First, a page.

Whether you’re one or ten years away from retiring, there’s a lot to think about and plan for. Use these five tips to help get your pension savings retirement ready.
1. Get your pension investments in shape
Now that retirement is on the horizon, you might want to have a think about your chosen investments and whether they’re still right for you. When you started making payments into your pension plan, you probably had years and years of saving ahead of you. Meaning you might have chosen funds with a higher risk level, which are more exposed to market ups and downs.
But as you start to think about accessing your pension savings, those higher-risk investments might not be right for you anymore. You may decide to move into lower-risk investments. This means they’re less likely to be impacted by market fluctuations and therefore less likely to affect the amount you have to withdraw from your pot.
If you’re not sure what your attitude to investment risk is, try our helpful questionnaire.
2. Find out how much you’ll need to retire
It’s hard to know exactly how much you’ll need to retire, but the Retirement Living Standards will give you a good starting point.
They’ll give you an estimate of how much you’d need each year to fund a minimum, moderate or comfortable retirement lifestyle. They base this on how much they think you’ll need for things like food shopping, holidays, transport and house maintenance.
Once you know how much you’ll need, you’ll be in a better position to find out if you’re retirement ready, or could do with a few more years of saving to make sure you’re on track for the kind of retirement you want.
You can use our retirement income tool, which is based on the Retirement Living Standards, to help you work out how much could be right for you.
3. Decide what retirement looks like for you
Have a think about what’s realistic and what will work best for you and your circumstances. Some people find that easing into retirement is a better option than giving up work all at once. Cutting back your work hours gradually and using other savings like individual savings accounts (ISAs) or other savings and investments to supplement your income until you’re fully ready to retire could be a good option. Particularly if you decide you want to leave your pension investments alone for as long as possible.
On the flip side, you might decide that taking the plunge is right for you. In that case, you’ll need to decide how you want to take your pension savings. There are usually a few different ways you can do this. The most common being buying a guaranteed income for life (annuity) or taking a flexible income (drawdown). You can find out more about the different ways to take your money in our guide.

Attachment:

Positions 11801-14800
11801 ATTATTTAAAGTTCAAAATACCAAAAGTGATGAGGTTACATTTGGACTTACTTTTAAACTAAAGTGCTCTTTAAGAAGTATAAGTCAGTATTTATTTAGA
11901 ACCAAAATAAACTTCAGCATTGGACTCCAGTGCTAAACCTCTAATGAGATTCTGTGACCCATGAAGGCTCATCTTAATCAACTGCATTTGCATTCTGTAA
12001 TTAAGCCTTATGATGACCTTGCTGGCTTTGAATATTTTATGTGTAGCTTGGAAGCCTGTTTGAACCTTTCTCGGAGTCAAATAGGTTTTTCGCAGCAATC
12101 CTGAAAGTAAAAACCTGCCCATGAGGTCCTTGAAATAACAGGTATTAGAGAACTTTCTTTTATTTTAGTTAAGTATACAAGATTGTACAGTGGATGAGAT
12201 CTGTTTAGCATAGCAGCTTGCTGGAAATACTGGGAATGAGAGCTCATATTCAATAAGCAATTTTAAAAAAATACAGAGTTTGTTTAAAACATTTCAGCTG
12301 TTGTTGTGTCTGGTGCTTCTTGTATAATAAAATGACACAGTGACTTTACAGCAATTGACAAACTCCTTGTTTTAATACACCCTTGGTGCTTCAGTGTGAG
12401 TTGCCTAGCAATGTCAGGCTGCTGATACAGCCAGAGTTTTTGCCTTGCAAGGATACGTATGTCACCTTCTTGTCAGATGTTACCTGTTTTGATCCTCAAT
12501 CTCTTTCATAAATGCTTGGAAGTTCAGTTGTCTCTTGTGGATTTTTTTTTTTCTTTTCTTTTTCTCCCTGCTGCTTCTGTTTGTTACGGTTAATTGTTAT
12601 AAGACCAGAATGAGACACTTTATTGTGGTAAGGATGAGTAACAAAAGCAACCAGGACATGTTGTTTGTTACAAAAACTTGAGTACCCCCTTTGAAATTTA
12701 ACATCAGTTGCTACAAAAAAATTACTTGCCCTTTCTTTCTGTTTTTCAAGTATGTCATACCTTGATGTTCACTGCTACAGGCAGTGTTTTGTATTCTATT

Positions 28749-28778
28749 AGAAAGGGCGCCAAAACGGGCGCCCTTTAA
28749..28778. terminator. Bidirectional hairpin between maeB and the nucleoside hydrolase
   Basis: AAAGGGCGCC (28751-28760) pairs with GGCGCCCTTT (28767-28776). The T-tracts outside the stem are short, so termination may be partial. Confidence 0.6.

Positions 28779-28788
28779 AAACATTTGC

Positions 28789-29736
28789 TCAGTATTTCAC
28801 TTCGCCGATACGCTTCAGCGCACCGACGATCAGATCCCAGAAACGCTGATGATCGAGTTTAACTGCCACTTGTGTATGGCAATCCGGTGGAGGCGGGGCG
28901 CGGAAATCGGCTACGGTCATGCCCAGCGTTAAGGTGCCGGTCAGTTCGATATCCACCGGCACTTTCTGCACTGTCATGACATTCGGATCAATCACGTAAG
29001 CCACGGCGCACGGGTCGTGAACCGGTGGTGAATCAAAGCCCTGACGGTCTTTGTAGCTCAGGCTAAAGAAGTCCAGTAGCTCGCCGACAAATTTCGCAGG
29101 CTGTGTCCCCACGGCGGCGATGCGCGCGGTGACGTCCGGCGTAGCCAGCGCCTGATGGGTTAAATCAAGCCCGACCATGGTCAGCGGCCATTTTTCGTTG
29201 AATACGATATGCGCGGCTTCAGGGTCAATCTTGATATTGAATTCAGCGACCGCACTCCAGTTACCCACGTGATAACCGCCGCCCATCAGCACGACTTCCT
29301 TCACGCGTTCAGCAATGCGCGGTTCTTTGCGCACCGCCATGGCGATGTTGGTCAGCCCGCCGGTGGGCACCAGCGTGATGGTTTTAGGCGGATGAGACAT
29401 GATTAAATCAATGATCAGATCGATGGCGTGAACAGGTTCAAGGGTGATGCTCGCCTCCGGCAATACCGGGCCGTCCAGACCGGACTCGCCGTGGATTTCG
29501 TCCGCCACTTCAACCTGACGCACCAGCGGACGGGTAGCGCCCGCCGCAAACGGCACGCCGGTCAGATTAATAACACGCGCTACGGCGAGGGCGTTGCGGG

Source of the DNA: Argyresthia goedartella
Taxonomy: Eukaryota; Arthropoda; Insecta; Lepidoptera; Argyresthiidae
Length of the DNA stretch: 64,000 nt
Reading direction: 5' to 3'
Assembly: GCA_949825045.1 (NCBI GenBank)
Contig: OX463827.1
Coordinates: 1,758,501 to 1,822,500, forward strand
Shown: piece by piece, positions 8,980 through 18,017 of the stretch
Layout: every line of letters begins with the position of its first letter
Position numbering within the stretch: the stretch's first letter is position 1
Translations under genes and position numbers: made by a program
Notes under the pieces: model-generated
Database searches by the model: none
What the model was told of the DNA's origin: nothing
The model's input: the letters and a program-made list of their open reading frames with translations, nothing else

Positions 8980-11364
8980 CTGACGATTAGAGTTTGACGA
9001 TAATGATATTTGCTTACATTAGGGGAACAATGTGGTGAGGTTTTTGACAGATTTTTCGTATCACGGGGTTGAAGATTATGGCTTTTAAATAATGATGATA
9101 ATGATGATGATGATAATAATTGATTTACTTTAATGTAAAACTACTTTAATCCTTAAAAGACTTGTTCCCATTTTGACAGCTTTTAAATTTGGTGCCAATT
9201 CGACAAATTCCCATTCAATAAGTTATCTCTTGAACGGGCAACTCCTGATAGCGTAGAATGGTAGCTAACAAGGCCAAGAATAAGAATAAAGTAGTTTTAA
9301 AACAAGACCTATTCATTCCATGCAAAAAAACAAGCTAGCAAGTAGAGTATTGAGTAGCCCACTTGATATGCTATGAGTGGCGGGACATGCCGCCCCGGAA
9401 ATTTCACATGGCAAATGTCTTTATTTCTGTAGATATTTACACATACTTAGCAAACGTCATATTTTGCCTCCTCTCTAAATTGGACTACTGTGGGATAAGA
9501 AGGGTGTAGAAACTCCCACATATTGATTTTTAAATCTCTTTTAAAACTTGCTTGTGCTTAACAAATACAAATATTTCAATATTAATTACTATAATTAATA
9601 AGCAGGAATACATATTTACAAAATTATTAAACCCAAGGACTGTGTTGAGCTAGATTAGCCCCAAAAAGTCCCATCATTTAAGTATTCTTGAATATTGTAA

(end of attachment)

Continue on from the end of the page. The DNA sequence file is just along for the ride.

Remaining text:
4. Do your research
If you haven’t already, now’s the time to brush up on your pension knowledge.
For a lot of people, a pension plan can be something they don’t really think much about until the time to retire comes. It’s just something that they know is ticking away in the background. But fully understanding your plan and everything it has to offer can make a big difference to how you get the most out of it, and the kind of retirement lifestyle it can offer you.
Find out everything you need to know about pension plans and retiring. Get up to speed with important topics like how to make your money last, how to take your tax-free lump sum, how your pension money will be taxed and how to plan for retirement. We’ve covered a lot of these topics before, so reading our previous articles can be a good place to start.
5. Get everything in one place
Something you can do to help make your retirement process smoother and easier to control is to bring all of your pensions together. It’s likely you have gathered a few pension plans throughout your career, and you might have even lost track of some of them. Finding them and bringing them together can be really useful when it comes to planning your retirement.
Transferring other pension plans may not be right for everyone, you’ll need to consider all the facts and decide if it’s right for you. You could lose money by giving up any guarantees or benefits you might get from your other pension plans. There’s also no guarantee that you’ll get more as a result of transferring.
Firstly, it’ll give you a more complete view of what you’ve actually got. It’ll also make it easier when it comes to accessing your pension savings as it’ll all come from the same place. Plus, you won’t need to pay multiple fund and plan charges to multiple providers, so it could save you some money too.
You can find out more about the pros and cons of bringing your pensions together in our recent article.
Combine your pensions with Standard Life
Transferring your pension plans to a Standard Life pension plan can help you feel more in control when you’re preparing for retirement.
We’ll provide full online access to your pension savings from age 55 (rising to 57 from 2028), so it’s easy to get your money when you’re ready.
We also offer a range of flexible investment options to suit your retirement needs, however you decide to take your pension money.
The information here is based on our understanding in October2022 and shouldn’t be taken as financial advice.
The value of investments can go down as well as up and you may get back less than was paid in.